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Abstract

MULTIDRUG RESISTANCE PROFILES OF CLINICAL ISOLATES OF PSEUDOMONAS AERUGINOSA AND ESCHERICHIA COLI OF CLINICAL ORIGIN

*Ugbo Emmanuel, Ezaka Emmanuel, Orji Jerry, Moses Ikechukwu, Agumah Nnabuife, Nwachi Chinyere, Ogene Lilian, Okata-Nwali Divine, Ngwu Justina

ABSTRACT

The indiscriminate use of antibiotics contributes to the dissemination of multiple antibiotic resistances in bacterial pathogens in the community and hospital environment; and this development is of serious public health importance. This study was conducted to determine the incidence of Pseudomonas aeruginosa and Escherichia coli in certain clinical samples as well as to determine their susceptibility patterns to some commonly used antibiotics. The organisms were isolated using standard microbiological techniques and the antibiotic susceptibility study was determined using the Kirby-Bauer disc diffusion method as per the guidelines of Clinical Laboratory Standard Institute (CLSI). The result of this studies showed that most of the clinical isolates were highly resistant to amoxicillin and amoxycillin-clavulanic acid. It was also observed that these clinical isolates showed least resistance to gentamicin, ofloxacin, and ciprofloxacin. There was a significant difference (P≥ 0.05) in the percentage resistance patterns between the clinical isolates of P. aeruginosa and E. coli. Eleven isolates that were resistant to more than one antibiotic were subjected to plasmid curing using 1 % and 5 % sodium dodecyl sulphate (SDS). It was observed that at treatment with 1 % SDS, some of the isolates became resistant to more than one antibiotic. But when SDS was increased to 5 %, some of the isolates that were resistant became completely sensitive to all the antibiotics used. However, one of the P. aeruginosa that was initially sensitive to chloramphenicol became completely resistant at 5 % SDS and another isolate of P. aeruginosa that was initially sensitive to septrin, sparfloxacin and ciprofloxacin became completely resistant at 1 % and 5 % SDS. Conclusively, the clinical isolates of P. aeruginosa and E. coli used in this study were multiply resistant to some commonly used antibiotics; and the transfer of resistance gene amongst organisms could be responsible for the growing development and spread of resistance in this environment.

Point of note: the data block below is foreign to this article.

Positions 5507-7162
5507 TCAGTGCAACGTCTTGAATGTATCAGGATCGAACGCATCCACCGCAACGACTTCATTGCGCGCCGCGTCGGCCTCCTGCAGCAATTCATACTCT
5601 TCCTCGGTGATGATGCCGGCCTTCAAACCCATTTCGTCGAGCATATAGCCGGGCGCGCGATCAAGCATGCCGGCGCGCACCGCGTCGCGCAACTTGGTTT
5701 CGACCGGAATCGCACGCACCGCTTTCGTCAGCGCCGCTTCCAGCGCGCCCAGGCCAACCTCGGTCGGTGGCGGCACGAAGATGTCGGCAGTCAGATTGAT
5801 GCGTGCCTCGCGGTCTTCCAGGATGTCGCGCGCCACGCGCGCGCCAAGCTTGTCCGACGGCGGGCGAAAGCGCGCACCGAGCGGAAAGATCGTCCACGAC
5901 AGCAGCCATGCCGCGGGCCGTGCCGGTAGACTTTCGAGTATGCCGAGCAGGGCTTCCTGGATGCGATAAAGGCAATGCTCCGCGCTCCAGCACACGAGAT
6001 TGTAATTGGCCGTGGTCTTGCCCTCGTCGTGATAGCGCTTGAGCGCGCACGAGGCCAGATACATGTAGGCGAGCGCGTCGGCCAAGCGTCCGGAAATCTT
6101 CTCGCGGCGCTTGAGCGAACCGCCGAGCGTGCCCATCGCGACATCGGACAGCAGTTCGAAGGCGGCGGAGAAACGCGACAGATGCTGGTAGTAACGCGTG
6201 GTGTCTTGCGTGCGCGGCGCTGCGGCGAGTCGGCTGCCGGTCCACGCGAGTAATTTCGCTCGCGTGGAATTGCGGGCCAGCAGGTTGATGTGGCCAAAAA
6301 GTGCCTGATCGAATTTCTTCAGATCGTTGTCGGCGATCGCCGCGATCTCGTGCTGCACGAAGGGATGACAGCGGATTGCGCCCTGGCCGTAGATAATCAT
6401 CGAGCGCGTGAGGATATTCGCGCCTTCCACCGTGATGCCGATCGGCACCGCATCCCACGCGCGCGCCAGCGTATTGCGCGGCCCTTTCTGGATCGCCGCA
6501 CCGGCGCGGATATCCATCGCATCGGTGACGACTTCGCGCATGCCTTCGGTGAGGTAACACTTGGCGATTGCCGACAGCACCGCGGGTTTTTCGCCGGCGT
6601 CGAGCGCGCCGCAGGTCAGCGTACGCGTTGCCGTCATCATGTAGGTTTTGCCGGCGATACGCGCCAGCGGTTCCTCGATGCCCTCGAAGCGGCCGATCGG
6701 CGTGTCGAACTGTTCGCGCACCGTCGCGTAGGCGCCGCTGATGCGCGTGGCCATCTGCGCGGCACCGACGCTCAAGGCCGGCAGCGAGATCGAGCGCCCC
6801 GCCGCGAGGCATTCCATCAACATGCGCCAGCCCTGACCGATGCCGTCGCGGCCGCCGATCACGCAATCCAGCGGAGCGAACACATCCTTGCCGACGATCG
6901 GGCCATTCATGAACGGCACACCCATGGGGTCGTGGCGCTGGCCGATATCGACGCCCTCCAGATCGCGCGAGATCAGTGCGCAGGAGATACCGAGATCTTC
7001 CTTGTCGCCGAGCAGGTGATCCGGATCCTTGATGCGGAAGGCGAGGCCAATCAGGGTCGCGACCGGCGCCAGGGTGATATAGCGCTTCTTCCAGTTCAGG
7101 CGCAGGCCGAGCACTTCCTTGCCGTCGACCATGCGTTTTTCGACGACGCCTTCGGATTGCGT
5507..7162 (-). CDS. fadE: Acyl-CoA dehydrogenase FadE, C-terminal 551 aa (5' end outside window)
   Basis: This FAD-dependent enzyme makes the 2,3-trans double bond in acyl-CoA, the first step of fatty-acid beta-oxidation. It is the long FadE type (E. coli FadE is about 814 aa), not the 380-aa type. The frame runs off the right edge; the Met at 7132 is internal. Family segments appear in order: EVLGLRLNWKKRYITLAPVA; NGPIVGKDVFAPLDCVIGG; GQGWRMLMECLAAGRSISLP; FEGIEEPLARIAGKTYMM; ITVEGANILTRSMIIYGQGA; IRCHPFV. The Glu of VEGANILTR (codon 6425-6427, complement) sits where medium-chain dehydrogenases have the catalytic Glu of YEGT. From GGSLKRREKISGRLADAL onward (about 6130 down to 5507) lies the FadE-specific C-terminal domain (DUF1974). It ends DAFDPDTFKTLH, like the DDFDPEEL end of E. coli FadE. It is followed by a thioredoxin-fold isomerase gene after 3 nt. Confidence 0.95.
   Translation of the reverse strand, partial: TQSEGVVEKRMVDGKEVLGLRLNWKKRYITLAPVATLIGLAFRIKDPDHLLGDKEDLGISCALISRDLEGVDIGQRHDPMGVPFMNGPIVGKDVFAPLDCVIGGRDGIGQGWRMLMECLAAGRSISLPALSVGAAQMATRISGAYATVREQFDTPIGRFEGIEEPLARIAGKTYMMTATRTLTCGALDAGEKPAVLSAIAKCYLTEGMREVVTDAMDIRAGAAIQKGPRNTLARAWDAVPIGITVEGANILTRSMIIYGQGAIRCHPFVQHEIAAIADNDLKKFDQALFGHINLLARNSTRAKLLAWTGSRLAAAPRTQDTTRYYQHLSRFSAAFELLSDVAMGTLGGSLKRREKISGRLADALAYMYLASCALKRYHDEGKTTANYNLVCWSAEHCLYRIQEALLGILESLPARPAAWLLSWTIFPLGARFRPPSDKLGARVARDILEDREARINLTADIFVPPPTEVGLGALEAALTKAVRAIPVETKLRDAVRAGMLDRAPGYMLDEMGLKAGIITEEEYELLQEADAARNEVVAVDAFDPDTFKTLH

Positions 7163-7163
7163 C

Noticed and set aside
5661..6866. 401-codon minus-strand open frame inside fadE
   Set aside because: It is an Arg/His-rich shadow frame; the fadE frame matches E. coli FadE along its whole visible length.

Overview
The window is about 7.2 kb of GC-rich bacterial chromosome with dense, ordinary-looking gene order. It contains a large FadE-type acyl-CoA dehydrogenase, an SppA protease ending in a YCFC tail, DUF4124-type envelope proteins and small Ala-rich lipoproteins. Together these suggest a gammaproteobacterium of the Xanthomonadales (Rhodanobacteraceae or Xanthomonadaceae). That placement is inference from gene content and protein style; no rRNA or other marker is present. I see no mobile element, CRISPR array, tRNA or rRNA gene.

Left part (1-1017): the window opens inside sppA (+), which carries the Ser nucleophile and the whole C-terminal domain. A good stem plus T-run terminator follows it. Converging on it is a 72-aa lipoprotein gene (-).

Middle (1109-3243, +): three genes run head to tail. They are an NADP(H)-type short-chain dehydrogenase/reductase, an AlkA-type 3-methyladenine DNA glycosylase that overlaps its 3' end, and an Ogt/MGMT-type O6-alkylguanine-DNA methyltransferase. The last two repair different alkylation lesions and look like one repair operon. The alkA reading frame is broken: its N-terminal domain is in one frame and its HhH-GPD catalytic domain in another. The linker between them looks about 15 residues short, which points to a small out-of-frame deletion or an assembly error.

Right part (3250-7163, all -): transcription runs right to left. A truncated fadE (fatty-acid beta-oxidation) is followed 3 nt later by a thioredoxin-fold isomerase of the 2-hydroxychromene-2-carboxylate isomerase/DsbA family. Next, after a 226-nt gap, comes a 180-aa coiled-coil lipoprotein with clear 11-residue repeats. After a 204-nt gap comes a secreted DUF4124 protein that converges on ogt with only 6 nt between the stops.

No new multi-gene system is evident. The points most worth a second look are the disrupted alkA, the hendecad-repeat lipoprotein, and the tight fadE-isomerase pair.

Keywords: Multiple antibiotic resistance, Pseudomonas aeruginosa, Escherichia coli, Plasmid curing, Antimicrobial susceptibility testing


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